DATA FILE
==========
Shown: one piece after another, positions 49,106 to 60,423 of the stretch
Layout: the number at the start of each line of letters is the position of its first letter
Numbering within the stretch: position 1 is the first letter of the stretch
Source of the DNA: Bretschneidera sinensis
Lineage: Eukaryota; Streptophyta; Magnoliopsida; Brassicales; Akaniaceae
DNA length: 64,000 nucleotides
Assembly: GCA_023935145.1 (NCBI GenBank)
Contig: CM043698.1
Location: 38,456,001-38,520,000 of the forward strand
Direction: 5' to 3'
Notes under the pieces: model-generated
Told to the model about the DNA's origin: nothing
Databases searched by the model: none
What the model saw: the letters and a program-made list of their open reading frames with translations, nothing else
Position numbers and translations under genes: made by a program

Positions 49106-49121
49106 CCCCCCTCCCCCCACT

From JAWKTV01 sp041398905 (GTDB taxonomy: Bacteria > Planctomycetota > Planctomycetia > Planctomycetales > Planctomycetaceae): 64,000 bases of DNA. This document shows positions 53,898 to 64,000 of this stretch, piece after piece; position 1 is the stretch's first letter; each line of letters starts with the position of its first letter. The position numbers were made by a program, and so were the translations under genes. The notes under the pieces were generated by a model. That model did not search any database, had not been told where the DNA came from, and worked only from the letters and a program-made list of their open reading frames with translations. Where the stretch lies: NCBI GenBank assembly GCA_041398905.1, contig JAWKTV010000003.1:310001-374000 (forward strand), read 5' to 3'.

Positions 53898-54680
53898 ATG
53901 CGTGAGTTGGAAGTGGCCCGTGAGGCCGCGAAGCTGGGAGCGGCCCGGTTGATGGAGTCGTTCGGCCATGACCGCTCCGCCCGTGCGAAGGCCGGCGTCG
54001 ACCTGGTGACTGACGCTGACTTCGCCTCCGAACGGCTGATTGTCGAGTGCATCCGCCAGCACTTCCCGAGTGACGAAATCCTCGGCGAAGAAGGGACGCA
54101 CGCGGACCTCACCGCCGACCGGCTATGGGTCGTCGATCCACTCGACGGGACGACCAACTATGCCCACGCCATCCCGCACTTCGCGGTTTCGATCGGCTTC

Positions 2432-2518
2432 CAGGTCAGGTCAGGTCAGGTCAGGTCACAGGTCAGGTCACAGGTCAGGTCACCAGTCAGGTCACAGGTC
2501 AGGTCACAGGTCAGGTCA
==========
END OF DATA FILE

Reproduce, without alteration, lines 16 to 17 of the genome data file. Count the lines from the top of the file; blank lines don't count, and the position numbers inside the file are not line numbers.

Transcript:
Positions 49106-49121
49106 CCCCCCTCCCCCCACT